Marvel Icons Colossus
Originally posted at slangards.i.ph on Sept 28, 2009
Piotr Nikolaievitch Rasputin is what a comic book superhero should be. Period. All you Superman, Spider-Man, Batman, Wolverine lovers can eat my shorts. All of them suck. Colossus is what a hero is supposed to be. Idealistic, noble, self-sacrificing; a rock that his teammates can lean against and a shield that protects them from harm. I literally cried after reading Uncanny X-Men #390. Granted the pseudo-science was worse than an episode of Fringe (just discovered cure to Stryfe’s Legacy virus requires a catalyst to start the process; the life of a mutant), the issue left a lasting impression with me and I haven’t enjoyed the X-men the same way since.
In hindsight, having divorced myself from comics for the past few years, I can see why Lobdell and company would choose this route. Although Colossus was a mainstay of the team in Claremont’s day, writers during the late 90’s didn’t really know what to do with him. Despite a great role in “Age of Apocalypse” (his entire team is decimated AND he steps on Kitty), his arcs were pretty lame. After the whole death of his parents, Illyana, his brother, they kind of went, “who’s left to kill?”. Of course the answer was, “Piotr”.
Of course, this being comics, they decided to bring him back a few years later in an even more preposterous sequence of events. Something about an alien stealing his body shortly after his death and leaving a double for the X-Men to cremate so that he could secretly use Piotr’s blood as a basis for a mutant “cure” that would eradicate the species from the face of the Earth.
You read that right.
Idiotic ret-cons aside, I am still elated when another Colossus figure arrives on the shelf. Unlike some of his teammates, Colossus isn’t one of those characters that get a lot of plastic love from the toy companies. He’s a big guy, which requires a lot of material and non-standard packaging, and he’s silver, which requires paint. If you pick up say a Daredevil Icon and Colossus, you can feel the difference in weight. However, the size and heft of this guy is about all that’s in the plus column. I expected a lot from this figure, based on all the hype around the Icons line and the premium collectors were willing to shell out for toys in this scale, I thought it would be a very good figure to add to my meager Silver Slavic Stud collection.
I was dead wrong. Like the last time I ventured into toys this height (see my Masterpiece Ultra Magnus review), I found that size doesn’t always matter.
First off, what you’ll see on the shelf. The Hasbro Icons line has some really nice packaging, which sucker that I am, is one of the things that sold me. It’s sort of a card encased in a plastic box, which means the “box” is one big window. You can easily see the figure you’re getting through the plastic. If this guy was easily available, that might be a plus since his paint applications aren’t the greatest. As it is, you’ll be lucky if you find him in a specialty shop, let alone retail. The box is relatively easy to open and you can place the figure back for storage which makes Mint-On-Card/Mint-In-Box collectors happy.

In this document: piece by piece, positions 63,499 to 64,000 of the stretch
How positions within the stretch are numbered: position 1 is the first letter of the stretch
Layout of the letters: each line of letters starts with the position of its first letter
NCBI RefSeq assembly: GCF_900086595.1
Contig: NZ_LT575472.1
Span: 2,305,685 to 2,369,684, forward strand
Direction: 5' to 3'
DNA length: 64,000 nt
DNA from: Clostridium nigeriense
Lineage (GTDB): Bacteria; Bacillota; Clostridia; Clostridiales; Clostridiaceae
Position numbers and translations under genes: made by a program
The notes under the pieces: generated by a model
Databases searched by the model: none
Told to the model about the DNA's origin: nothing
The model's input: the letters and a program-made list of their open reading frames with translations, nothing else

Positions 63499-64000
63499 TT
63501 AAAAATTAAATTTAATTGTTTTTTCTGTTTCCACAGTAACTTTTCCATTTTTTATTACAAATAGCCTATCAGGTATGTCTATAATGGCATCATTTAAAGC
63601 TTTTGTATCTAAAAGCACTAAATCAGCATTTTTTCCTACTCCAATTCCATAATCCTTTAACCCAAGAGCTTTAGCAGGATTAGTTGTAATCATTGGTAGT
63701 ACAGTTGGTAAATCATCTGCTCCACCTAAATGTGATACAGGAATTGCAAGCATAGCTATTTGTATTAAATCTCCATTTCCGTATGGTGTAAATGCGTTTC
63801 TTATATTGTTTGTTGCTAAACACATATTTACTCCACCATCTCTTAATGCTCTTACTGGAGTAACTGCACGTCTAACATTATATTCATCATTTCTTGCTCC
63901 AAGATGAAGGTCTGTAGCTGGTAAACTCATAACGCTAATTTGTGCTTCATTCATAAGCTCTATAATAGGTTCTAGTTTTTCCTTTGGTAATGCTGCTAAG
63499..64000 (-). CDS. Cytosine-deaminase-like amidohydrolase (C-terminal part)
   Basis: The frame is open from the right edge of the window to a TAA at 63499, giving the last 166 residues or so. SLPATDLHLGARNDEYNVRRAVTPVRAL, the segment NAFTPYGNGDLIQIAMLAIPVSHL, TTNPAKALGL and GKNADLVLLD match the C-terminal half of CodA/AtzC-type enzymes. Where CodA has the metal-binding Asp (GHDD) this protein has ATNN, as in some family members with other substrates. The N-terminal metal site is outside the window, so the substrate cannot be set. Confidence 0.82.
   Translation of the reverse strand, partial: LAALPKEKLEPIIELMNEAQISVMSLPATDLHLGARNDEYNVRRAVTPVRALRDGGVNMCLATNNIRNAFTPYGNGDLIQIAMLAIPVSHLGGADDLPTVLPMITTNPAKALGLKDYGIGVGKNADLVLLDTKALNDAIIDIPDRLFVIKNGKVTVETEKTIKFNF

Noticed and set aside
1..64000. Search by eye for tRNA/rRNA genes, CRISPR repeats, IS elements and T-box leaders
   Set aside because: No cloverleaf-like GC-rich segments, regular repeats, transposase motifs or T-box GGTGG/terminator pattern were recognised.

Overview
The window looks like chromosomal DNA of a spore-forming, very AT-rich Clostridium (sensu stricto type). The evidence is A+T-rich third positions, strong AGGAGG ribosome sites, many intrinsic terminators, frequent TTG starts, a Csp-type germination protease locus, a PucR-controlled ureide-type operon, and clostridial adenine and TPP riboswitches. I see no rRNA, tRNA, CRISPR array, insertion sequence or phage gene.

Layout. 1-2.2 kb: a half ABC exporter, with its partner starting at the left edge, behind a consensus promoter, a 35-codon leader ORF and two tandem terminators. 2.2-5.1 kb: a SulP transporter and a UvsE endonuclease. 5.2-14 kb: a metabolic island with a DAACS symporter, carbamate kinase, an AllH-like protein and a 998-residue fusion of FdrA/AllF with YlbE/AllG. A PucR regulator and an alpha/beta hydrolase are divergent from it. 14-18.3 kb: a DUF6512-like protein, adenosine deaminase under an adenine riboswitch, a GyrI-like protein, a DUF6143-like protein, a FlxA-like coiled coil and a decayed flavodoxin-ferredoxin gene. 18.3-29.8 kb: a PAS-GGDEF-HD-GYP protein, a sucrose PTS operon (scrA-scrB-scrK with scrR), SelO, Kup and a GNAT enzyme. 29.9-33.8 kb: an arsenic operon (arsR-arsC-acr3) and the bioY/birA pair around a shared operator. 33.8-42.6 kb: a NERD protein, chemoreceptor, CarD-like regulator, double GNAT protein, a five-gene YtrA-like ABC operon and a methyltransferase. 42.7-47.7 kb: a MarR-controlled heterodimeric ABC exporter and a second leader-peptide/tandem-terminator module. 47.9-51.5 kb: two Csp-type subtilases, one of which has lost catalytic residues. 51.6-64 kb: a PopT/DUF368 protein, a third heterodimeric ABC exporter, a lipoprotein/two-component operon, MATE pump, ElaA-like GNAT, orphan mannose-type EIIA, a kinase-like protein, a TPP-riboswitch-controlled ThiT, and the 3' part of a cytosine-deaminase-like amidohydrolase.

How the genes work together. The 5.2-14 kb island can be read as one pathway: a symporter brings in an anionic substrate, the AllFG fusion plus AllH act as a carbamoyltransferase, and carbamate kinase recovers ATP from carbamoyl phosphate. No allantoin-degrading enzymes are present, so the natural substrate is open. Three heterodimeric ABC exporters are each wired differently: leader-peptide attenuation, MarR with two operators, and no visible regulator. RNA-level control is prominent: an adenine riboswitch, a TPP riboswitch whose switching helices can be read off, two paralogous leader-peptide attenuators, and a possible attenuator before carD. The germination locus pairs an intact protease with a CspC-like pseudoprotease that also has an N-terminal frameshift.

Once he’s out of the box, then the problems with him become more apparent. First off is his paint. Hasbro is notorious for it’s lack of paint washes in the collecting community, and while I understand the need to cut costs at the mass produced 6″ and 3.75″ lines, the Icons line is supposed to be more of a collector friendly line, hence a higher standard is expected. We don’t get that here. Colossus; torso is cast in yellow plastic, and then painted a flat silver or red as required, while his arms are red plastic with a silver coat. His thighs are gray in silver and his boots are cast red. Though the overall silver coat gives him an even shade, it’s very one-dimensional. There is also a lot of paint slop over the lines of his costume which is obvious once you can get closer. I find myself wanting to paint him so bad.
Sculpt is ok, but a little to much on the realistic side for me. His feet for example, seem tiny. It also severely limits his range of motion. Unlike his Marvel Legend sized counterparts, he can’t do much of anything. His forearms will only move about 15 degrees which is good to get it from the straight, locked arm, to a relaxed state. There won’t be any flexing of biceps for this strongman. Similarly, he can’t bend down or crouch if his life depend on it. His ball and post hips are limited by his briefs and the tiny feet don’t offer enough support for his mass. I regularly find him on the floor in the morning after he’s fallen from my desk.
So yes, you have a great big Colossus figure at a relatively good price (p1,600.00 retail), but you can’t do much of anything with him besides this:
If you’re planning on getting into the Icons line or 1/6th scale figures, I’d suggest you start with the Daredevil/Nightcrawler figure, or shell out for a Hot Toys piece. The Icons Colossus really is a waste of money to anyone looking for anything but a display piece. Here’s hoping that once Hot Toys has churned out a few Wolverines and Hulks, they’ll give us a version of Colossus worthy of the name.